The Anunnaki and the Gates of Aralu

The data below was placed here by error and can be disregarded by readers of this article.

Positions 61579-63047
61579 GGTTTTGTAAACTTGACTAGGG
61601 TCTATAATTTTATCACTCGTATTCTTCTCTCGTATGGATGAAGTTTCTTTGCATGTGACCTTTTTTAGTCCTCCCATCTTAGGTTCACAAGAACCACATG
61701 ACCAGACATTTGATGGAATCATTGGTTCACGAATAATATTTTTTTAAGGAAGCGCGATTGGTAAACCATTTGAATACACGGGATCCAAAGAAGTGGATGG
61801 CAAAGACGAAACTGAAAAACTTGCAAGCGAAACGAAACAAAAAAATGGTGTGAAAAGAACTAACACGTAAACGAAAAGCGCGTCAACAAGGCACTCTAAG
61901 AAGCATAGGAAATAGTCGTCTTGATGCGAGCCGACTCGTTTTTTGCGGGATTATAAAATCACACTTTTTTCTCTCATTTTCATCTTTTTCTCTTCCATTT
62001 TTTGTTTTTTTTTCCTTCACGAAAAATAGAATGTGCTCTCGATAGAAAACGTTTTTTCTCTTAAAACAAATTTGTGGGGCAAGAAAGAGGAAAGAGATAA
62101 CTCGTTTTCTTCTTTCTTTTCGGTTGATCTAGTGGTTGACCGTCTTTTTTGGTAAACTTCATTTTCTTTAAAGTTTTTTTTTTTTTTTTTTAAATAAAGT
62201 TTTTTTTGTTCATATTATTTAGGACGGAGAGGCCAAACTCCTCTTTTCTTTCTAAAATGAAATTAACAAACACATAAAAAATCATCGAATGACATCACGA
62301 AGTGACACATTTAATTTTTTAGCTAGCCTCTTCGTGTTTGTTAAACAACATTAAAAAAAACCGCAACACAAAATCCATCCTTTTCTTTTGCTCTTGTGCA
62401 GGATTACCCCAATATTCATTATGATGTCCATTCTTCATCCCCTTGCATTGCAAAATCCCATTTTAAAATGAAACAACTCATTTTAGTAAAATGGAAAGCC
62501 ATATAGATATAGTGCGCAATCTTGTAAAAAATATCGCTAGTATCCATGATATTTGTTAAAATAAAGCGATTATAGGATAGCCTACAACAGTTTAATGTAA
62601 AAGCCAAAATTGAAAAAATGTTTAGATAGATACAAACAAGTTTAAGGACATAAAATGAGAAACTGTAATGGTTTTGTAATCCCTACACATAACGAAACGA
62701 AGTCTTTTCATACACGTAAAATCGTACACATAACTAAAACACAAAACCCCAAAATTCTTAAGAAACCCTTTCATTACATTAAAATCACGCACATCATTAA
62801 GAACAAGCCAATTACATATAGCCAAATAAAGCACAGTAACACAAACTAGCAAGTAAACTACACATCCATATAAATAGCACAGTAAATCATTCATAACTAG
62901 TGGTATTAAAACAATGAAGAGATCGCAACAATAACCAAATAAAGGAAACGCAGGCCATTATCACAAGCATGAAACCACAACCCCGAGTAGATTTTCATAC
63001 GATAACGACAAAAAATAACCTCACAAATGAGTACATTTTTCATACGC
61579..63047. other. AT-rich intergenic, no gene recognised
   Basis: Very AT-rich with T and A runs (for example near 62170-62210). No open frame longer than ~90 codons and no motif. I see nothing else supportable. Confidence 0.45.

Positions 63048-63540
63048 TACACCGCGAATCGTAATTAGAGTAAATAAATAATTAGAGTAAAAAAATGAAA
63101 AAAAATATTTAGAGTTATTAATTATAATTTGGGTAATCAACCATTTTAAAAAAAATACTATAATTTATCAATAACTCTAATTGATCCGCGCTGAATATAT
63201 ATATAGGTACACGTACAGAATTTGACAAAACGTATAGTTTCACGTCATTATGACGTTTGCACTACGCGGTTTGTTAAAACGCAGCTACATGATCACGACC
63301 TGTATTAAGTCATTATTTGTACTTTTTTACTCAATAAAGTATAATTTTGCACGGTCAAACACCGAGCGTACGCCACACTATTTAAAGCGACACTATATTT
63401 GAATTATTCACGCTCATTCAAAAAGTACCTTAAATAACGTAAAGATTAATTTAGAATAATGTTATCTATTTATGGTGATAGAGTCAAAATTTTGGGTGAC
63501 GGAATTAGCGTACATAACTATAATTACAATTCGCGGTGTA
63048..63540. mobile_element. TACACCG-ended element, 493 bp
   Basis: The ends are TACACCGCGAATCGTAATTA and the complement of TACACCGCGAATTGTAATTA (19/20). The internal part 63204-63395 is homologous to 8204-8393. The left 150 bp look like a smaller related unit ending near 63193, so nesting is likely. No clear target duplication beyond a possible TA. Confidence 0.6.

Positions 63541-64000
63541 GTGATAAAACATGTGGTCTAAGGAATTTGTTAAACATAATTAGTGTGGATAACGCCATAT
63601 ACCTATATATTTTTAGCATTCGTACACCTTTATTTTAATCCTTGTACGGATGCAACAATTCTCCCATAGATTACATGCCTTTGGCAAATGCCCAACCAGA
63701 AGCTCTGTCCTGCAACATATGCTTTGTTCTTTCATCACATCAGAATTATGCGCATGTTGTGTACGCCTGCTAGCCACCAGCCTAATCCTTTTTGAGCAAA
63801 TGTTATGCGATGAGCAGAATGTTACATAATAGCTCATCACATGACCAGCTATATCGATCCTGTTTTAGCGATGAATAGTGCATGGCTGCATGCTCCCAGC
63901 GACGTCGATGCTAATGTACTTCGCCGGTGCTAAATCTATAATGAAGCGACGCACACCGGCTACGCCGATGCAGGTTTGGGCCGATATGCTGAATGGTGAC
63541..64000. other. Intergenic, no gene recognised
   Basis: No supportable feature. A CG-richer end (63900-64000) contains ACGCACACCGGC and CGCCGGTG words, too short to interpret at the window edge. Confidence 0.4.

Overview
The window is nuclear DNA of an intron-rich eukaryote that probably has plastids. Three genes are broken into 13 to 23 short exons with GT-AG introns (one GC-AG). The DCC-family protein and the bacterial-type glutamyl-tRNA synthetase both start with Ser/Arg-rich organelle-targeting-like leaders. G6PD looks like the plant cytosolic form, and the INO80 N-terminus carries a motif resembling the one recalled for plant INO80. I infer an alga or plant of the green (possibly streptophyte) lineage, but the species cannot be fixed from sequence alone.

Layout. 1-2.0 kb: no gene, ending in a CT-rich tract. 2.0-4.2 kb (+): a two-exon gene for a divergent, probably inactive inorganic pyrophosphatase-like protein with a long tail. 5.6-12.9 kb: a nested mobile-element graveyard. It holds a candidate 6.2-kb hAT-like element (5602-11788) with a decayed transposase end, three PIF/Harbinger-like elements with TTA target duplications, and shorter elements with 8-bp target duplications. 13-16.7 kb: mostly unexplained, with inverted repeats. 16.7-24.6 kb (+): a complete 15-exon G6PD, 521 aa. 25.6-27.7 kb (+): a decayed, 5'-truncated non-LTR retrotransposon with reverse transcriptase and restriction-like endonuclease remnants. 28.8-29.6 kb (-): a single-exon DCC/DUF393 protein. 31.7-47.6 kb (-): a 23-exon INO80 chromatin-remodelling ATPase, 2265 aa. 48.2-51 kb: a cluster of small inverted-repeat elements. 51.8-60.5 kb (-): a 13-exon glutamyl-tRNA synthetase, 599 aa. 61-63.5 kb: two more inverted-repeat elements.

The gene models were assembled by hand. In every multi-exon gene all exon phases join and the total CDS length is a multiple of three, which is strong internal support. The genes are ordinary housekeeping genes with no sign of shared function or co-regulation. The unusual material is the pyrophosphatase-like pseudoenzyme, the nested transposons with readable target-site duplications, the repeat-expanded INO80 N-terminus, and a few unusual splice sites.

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The Seven Anunnaki Gates of Aralu, Enki releasing the Anunnaki from their Palace prison is back-story to this tale of Ishtar’s descent to the Underworld. Enki also creates a demon to achieve this. At the gate of Aralu, Ishtar assumes a menacing aspect, and she threatens to break down the door and shatter its bolts and bars if she be not admitted straightway. Ishtar is met by the keeper of the gate endeavors to soothe the irate deity, and goes to announce her presence to Ereshkigal (Allatu), the mistress of Hades. It would appear that Ishtar has journeyed there in search of the waters of life, to restore her husband Tammuz to life. Ishtar on entering the somber domains is obliged to pass through seven gates, at each of which she is relieved of some article of dress or adornment (evidently in accordance with the ancient custom of Aralu). At the first gate the keeper takes from her “the mighty crown of her head” During the time that Ishtar is confined within the bounds of Aralu all fertility on the earth is suspended, both in the animal and vegetation. Knowledge of this disastrous state of affairs is conveyed to the gods by their messenger, Pap-sukal, who first tells the story to Shamash, the sun-god. Shamash weeps as he bears the matter before Ea/Enki and Sin, gods of the earth and the moon respectively; but Enki, to remedy the sterility of the earth, creates a being called Ashushu-namir, whom he dispatches to the underworld to demand the release of Ishtar. She cannot resist the power of the conjuration, where she bids Namtar, the plague-demon, to release the Annunaki or earth spirits, and place them on a golden throne, and pour the waters of life over Ishtar. Namtar obeys ; in the words of the poem, he “smote the firmly-built palace, he shattered the threshold which bore up the stones of light, he bade the spirits of earth come forth, on a throne of gold did he seat them, over Ishtar he poured the waters of life and brought her along.” Ishtar is then led through the seven gates of Arula, receiving at each the article of attire whereof she had there been deprived. Finally she emerges into the earth-world, which resumes its normal course. Narrated and Created by A.Christie Information: Professor A.H.Sayce Lewis Spence and A.Christie (Ancient Mystery)

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